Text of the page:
LBB> What are your thoughts on opening up the production world to a more diverse pool of talent? Are you open to mentoring and apprenticeships on set?

David> We already work with a diverse pool of talent. We work with people across the entire Earth. If I think a talent is amazing, I’ll work on their hours. New Zealand is 4pm our time; I’ll work into the evening to be able to work with great talent across the world. My favoruite thing to do is work with mentees or interns. First and foremost, I’m a teacher. If we find someone with raw talent, I will help point them in a direction to help them grow; I’ll be there for them 100% during the project. 
 


LBB> How do you feel the pandemic is going to influence the way you work into the longer term? Have you picked up new habits that you feel will stick around for a long time? 

David> Being able to work from home is amazing. The way that I work hasn’t changed too much; I’m already used to Zoom calls. My favourite thing is being able to see everyone’s homes; it brings a more personal feel to all the projects, when you can see your clients and colleagues in their home. I’m able to connect with them on a deeper personal level.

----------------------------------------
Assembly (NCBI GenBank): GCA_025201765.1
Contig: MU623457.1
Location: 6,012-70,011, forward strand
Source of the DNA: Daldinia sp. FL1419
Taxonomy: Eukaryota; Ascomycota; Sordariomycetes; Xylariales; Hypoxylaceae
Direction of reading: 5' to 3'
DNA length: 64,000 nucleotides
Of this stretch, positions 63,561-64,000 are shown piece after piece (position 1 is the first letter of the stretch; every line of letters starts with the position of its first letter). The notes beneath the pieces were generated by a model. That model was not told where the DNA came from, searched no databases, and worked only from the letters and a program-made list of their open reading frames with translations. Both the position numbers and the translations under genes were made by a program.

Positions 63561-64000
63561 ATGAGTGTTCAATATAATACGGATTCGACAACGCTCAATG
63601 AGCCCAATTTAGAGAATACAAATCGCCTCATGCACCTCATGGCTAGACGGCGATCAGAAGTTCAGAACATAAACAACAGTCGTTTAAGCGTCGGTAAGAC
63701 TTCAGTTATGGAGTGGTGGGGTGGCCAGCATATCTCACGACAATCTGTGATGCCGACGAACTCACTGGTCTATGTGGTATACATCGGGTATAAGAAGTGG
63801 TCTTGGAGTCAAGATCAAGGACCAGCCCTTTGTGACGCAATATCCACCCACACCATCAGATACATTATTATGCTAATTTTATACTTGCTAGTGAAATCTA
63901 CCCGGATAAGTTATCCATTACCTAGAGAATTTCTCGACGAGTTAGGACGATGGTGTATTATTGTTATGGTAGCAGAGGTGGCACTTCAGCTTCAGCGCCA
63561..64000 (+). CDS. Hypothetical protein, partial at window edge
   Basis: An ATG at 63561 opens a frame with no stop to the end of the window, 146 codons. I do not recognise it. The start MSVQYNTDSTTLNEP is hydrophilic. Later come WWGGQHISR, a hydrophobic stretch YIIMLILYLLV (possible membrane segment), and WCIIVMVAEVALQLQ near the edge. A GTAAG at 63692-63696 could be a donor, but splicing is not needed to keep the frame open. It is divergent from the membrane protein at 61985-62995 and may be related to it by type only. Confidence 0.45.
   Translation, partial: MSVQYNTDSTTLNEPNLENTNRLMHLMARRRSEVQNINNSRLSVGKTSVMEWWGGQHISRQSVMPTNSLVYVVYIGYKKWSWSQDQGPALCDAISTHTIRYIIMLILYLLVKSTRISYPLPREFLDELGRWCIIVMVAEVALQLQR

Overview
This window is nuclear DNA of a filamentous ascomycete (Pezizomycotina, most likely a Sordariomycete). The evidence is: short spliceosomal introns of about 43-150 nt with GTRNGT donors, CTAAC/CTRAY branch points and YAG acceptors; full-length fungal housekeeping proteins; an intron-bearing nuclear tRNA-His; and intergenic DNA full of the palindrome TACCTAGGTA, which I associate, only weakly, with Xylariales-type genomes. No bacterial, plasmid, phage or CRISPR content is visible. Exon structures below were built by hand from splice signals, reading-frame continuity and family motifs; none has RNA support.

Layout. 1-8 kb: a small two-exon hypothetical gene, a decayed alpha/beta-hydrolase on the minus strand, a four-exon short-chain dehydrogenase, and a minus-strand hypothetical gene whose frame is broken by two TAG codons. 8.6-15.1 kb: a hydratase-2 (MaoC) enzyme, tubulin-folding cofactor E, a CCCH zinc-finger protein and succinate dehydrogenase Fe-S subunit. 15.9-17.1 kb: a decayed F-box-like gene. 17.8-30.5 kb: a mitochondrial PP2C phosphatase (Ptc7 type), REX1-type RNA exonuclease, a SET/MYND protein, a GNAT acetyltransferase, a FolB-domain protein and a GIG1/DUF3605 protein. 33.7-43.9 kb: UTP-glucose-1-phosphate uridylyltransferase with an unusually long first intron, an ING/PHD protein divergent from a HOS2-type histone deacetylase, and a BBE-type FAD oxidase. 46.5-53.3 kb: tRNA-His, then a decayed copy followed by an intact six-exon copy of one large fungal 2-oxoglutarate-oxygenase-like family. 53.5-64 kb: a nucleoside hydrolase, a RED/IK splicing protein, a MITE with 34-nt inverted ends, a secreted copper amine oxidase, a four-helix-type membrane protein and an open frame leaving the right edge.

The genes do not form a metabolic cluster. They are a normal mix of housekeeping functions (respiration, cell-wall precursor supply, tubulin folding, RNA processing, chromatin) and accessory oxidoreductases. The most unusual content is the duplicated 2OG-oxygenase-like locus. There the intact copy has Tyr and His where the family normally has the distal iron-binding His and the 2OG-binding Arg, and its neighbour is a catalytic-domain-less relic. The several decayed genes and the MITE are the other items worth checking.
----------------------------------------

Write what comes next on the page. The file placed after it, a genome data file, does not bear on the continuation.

Bringing joy to every project is important to me. I miss the office, and being silly with people. Being able to be in an office helps relax the brain. When you’re at home, your brain is always working and doesn’t get to turn off for a hot second. On our morning calls, we’re just being silly.
 

LBB> Your work is now presented in so many different formats - to what extent do you keep each in mind while you're working (and, equally, to what degree is it possible to do so)? 

David> Almost every project is in many different formats, no matter what you’re doing. What we try to do is make everything in the square. We shoot, animate, do anything, a little wider, and keep it in a square format. That allows us to crop out that square into any size or shape that’s needed for wherever -- Facebook, Instagram. 
We’re working on a project right now, that we’re making sure to shoot really wide, keeping the crops in mind. 
When we shoot live action, we’re trying to shoot more 4x3. There’s more info to play with, rather than 16x9. 
 

LBB> What’s your relationship with new technology and, if at all, how do you incorporate future-facing tech into your work (e.g. virtual production, interactive storytelling, AI/data-driven visuals etc)?

David> Because of the pandemic, we had to search out new technologies. In Spring 2020, no shoots were happening, and we had a project that required talent riding a bicycle. We made the project happen by shooting a mannequin, 3D-scanning wardrobe, the mannequin, creating the bike and setting in 3D, and using ‘talent’ that is an amalgamation of people who allowed themselves to be scanned in 3D. The project was completed by putting all those puzzle pieces together. 
 

LBB> Which pieces of work do you feel really show off what you do best – and why? 

David> Here are some of my favourite projects – they’re that fun animation that I love so much.